For those of you who don’t know, I am a parent and a step-parent. My step-daughter is now in her 20s, my son is 10, and my daughter is 8. Being a psychologist, does not mean that my kids don’t fight and yesterday morning was a doozy! My son and daughter were at it like cats and dogs! At one point I heard my daughter say something to my son about an incident in which he had hurt her a year ago.
I stopped everything and turned to my daughter and asked her, “Have you forgiven Landon for that?” The answer was a quick “No!” and then Landon began to list all the things he had not forgiven Raelyn for. This was a total surprise to me because we talk about forgiveness and saying sorry constantly in our house and I have mistakenly thought that meant forgiveness was happening, but in that moment I knew somehow the boat had been missed. We spent the next hour talking about what happens when we choose not to forgive. I asked a lot of questions and they gave all the “right” answers:
When I don’t forgive, I feel angry inside.
If I hold onto anger, I don’t want to be nice to other people.
When I don’t forgive, I don’t want to do nice things for the other person.
If I hold onto anger, I try to get back at the other person and then they get back at me for getting back at them.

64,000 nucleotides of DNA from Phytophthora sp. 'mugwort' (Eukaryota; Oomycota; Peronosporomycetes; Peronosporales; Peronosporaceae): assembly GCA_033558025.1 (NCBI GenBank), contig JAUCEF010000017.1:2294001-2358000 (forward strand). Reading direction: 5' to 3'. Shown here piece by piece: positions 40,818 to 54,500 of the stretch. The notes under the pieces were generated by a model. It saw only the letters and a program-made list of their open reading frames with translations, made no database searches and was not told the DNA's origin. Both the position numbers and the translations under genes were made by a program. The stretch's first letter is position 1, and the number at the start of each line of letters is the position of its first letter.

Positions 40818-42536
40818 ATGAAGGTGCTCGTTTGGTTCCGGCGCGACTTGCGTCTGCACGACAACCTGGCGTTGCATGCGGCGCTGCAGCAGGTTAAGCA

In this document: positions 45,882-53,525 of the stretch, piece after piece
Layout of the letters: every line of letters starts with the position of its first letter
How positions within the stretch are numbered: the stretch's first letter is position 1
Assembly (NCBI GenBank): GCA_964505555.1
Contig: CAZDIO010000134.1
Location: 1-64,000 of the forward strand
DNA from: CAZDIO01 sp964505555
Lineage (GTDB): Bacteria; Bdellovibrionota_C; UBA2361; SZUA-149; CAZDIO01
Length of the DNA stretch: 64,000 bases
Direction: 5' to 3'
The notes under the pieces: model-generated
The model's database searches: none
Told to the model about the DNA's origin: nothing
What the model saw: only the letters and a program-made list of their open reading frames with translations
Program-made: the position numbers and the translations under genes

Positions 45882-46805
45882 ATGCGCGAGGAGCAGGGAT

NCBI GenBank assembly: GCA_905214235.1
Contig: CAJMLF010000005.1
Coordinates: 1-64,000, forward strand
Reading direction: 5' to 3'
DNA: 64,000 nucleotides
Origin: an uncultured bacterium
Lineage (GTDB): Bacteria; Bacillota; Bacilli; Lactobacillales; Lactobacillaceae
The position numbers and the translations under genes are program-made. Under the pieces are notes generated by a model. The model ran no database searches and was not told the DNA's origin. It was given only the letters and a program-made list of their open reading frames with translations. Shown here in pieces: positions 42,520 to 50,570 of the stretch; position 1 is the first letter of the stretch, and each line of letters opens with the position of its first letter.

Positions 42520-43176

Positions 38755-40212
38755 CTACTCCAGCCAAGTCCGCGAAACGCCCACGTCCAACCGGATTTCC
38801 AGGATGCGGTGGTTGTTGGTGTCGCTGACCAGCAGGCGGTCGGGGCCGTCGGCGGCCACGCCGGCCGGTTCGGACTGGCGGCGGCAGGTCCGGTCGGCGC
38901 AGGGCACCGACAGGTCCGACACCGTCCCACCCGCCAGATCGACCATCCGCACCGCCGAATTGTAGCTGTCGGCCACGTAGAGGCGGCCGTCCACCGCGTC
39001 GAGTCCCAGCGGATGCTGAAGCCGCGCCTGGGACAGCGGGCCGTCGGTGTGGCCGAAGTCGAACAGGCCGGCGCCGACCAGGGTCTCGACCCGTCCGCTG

But what happens when we don’t forgive? When we don’t forgive people in our life we carry the hurt and anger with us. It may not always be visible but it is there, like a weight on our shoulders, a heaviness in our hearts, a poison in our bodies and minds.
When we are able to forgive we can release the heaviness and exchange it for feelings of peace and acceptance. We can heal ourselves and our relationships. More than anything forgiving others is a gift we can give ourselves, so when my son asked, “Mom, How do I forgive?” we began a whole other conversation.
Forgiveness can be hard…super hard! There are some hurts that may take years to fully forgive. It is a choice that can be made. You can image the person who hurt you standing in front of you. Feel the hurt and pain that person caused you, and then with no apology from them you can choose to forgive and let go. You can wish this person well.
If you feel yourself holding onto anger and pain and need help to release it, feel free to call our office at 720-583-9332. We would love to support you to healing.
Written By Dr. Steffanie Stecker
Dr. Steffanie Stecker a licensed psychologist and the owner and clinical director of Mountain Vista Psychology, PLLC.
In addition, she is a board certified neurotherapist (BCN E5669) and board certified in QEEG (QEEG-D). Less than 100 people world wide are board certified in QEEG, which indicates competency in reading QEEGs and choosing neurofeedback protocols. Dr. Stecker is passionate about brain based effective therapy and creating a safe relationship for her clients to create change. She loves what she gets to do each day!